Czechs make breakthrough discovery in bacteria DNA

The microscopic photo of an enzyme that can change the DNA in bacteria, photo: CTK

Czech scientists have made a breakthrough discovery, one that research teams all over the world have been striving for for years. Scientists from the University of South Bohemia have detected the structure of an enzyme that can change the DNA in bacteria. The discovery should in time prevent bacteria from being resistant to antibiotics. Ruth Fraňková spoke to Ruediger Ettrich, the head of the Centre of protein structure and function and one of the people behind the discovery:

A microscopic photo of the enzyme that can change the DNA in bacteria,  photo: CTK
“You might know that bacteria very quickly adapt to a changing environment. They do this by changing their genetic information, their DNA. There are several mechanisms how to do that. One is mutation of a few parts of the genetic information, but they are also able to integrate DNA from foreign organism into their own DNA. And with that they can adapt to their environment.”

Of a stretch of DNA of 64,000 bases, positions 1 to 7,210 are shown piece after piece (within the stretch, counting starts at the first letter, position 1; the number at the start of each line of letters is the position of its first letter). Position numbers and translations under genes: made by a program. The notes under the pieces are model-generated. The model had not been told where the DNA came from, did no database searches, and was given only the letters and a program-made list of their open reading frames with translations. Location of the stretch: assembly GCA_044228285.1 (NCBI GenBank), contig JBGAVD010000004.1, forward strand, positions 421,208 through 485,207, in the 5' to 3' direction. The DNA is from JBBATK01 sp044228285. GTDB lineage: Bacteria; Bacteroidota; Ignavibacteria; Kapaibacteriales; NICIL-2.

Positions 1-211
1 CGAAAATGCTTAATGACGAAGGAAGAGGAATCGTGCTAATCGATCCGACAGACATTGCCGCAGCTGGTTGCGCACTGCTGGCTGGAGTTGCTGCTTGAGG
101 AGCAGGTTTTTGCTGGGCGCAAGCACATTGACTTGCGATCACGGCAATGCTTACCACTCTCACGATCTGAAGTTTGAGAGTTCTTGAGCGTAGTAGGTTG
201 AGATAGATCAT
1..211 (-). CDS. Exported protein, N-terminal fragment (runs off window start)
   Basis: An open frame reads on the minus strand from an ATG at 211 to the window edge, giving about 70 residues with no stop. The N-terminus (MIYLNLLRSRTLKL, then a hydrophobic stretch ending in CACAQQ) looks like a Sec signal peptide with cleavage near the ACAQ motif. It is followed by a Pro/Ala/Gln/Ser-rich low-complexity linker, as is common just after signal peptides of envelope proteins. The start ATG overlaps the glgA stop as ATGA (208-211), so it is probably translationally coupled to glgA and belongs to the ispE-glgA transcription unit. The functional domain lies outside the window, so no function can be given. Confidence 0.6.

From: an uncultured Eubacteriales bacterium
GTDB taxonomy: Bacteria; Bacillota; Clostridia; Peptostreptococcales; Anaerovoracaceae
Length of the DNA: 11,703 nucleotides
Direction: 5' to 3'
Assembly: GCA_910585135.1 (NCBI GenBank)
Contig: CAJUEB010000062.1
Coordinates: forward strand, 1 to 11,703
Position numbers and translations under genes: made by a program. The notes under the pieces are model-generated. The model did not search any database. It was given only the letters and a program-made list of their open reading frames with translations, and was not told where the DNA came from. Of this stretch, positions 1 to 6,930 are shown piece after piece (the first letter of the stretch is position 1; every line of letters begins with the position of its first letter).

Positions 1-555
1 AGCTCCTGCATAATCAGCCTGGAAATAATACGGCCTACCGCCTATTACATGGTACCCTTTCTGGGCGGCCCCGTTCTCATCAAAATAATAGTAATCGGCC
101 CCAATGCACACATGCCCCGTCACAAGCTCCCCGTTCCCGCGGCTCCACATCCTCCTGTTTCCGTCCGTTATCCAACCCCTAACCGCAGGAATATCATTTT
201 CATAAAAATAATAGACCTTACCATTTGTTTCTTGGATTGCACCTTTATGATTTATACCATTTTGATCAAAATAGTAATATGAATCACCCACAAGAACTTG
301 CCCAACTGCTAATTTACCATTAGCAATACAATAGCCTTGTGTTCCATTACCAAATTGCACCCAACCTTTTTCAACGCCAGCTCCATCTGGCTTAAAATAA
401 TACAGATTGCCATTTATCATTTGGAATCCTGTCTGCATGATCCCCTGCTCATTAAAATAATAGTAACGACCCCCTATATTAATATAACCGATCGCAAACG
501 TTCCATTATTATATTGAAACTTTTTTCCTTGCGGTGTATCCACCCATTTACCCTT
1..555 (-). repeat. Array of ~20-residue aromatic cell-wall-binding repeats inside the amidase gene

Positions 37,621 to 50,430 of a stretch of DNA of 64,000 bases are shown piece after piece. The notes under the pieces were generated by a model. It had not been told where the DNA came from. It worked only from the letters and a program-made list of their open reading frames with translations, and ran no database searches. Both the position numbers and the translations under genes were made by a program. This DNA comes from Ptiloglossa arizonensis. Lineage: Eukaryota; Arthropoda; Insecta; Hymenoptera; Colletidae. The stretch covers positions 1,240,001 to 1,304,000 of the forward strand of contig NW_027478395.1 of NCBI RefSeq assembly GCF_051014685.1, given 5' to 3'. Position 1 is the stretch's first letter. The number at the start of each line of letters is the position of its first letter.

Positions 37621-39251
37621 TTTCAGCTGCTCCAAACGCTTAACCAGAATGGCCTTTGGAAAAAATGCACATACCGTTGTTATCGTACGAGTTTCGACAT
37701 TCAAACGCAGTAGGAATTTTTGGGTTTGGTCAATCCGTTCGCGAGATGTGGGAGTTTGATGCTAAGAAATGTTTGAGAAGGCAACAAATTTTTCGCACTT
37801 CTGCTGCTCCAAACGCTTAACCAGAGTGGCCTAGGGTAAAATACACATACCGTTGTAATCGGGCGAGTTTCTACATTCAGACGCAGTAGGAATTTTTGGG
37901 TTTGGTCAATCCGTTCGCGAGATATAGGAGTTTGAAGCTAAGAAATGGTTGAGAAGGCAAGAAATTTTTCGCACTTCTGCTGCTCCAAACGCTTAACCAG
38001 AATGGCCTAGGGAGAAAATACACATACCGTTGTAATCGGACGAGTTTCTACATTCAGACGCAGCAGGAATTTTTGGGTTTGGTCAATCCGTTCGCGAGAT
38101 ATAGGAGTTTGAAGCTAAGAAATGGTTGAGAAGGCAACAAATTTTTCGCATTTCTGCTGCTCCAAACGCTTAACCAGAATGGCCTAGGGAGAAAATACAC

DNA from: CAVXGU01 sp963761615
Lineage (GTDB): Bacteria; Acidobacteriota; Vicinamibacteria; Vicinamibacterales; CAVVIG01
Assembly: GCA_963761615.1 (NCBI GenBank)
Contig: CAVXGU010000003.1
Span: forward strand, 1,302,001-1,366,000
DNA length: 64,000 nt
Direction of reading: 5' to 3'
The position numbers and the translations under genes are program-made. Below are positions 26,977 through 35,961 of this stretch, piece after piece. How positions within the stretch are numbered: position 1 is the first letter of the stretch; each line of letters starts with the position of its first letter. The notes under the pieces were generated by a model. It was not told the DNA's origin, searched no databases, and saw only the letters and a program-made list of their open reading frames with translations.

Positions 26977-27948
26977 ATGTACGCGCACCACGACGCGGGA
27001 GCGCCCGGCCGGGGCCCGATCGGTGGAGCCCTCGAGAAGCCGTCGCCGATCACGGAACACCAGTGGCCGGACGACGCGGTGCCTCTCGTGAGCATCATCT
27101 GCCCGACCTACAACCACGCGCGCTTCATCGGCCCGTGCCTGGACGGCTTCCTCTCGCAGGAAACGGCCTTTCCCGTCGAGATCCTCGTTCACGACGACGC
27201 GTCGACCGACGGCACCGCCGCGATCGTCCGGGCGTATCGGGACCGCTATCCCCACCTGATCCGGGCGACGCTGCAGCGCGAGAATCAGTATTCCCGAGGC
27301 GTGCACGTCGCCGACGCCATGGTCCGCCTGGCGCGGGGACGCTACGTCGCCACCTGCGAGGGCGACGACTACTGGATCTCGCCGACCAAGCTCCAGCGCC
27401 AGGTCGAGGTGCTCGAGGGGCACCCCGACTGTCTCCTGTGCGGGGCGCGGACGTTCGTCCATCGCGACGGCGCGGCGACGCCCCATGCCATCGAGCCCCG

What exactly have you discovered?

Photo: CTK
“What we discovered now is one of the machines that are able to manipulate the genetic information. Of course this machine was known before, but scientists got to a certain point where they were not able to make further progress. The most important part of this machine is a motor that is able to slide over the DNA and to pull the DNA into a small nano-machine made of proteins. We were able to resolve the structure on an atomic level and describe the mechanism which makes the whole machine work.”

How can your discovery be used in practice?

Photo: CTK
“Of course this is basic science. And our discovery opens the door to further basic science. The understanding how bacteria manipulate DNA and how certain mechanisms work can lead to the discovery of new medical applications. You know that one of the big problems of the changing of DNA in bacteria is that they can get a certain resistance against antibiotics. Our discovery might give new impulses for research in that field.”

How did the scientific world react to your discovery?

“The news spread quite quickly around and as a result I was invited to a conference of the Protein Society which is the world’s largest organisation of protein chemists to give a talk at the annual meeting in San Diego, California and present our findings to the scientific and academic world.”